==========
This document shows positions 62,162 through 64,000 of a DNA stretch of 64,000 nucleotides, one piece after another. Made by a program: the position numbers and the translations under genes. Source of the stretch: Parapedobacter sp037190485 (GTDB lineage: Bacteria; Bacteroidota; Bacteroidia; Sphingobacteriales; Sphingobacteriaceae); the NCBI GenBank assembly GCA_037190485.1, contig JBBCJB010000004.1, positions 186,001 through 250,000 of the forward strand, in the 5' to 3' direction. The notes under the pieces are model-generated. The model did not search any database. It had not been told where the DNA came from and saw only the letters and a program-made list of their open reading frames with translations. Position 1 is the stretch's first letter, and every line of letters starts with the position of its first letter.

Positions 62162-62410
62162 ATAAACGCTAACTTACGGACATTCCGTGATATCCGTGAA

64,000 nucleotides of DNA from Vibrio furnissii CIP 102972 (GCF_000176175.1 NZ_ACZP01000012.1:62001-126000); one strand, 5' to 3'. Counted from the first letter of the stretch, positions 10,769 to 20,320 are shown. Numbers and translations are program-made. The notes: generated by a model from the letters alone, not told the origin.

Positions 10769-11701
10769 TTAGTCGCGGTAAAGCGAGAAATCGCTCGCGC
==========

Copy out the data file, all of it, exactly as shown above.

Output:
This document shows positions 62,162 through 64,000 of a DNA stretch of 64,000 nucleotides, one piece after another. Made by a program: the position numbers and the translations under genes. Source of the stretch: Parapedobacter sp037190485 (GTDB lineage: Bacteria; Bacteroidota; Bacteroidia; Sphingobacteriales; Sphingobacteriaceae); the NCBI GenBank assembly GCA_037190485.1, contig JBBCJB010000004.1, positions 186,001 through 250,000 of the forward strand, in the 5' to 3' direction. The notes under the pieces are model-generated. The model did not search any database. It had not been told where the DNA came from and saw only the letters and a program-made list of their open reading frames with translations. Position 1 is the stretch's first letter, and every line of letters starts with the position of its first letter.

Positions 62162-62410
62162 ATAAACGCTAACTTACGGACATTCCGTGATATCCGTGAA

64,000 nucleotides of DNA from Vibrio furnissii CIP 102972 (GCF_000176175.1 NZ_ACZP01000012.1:62001-126000); one strand, 5' to 3'. Counted from the first letter of the stretch, positions 10,769 to 20,320 are shown. Numbers and translations are program-made. The notes: generated by a model from the letters alone, not told the origin.

Positions 10769-11701
10769 TTAGTCGCGGTAAAGCGAGAAATCGCTCGCGC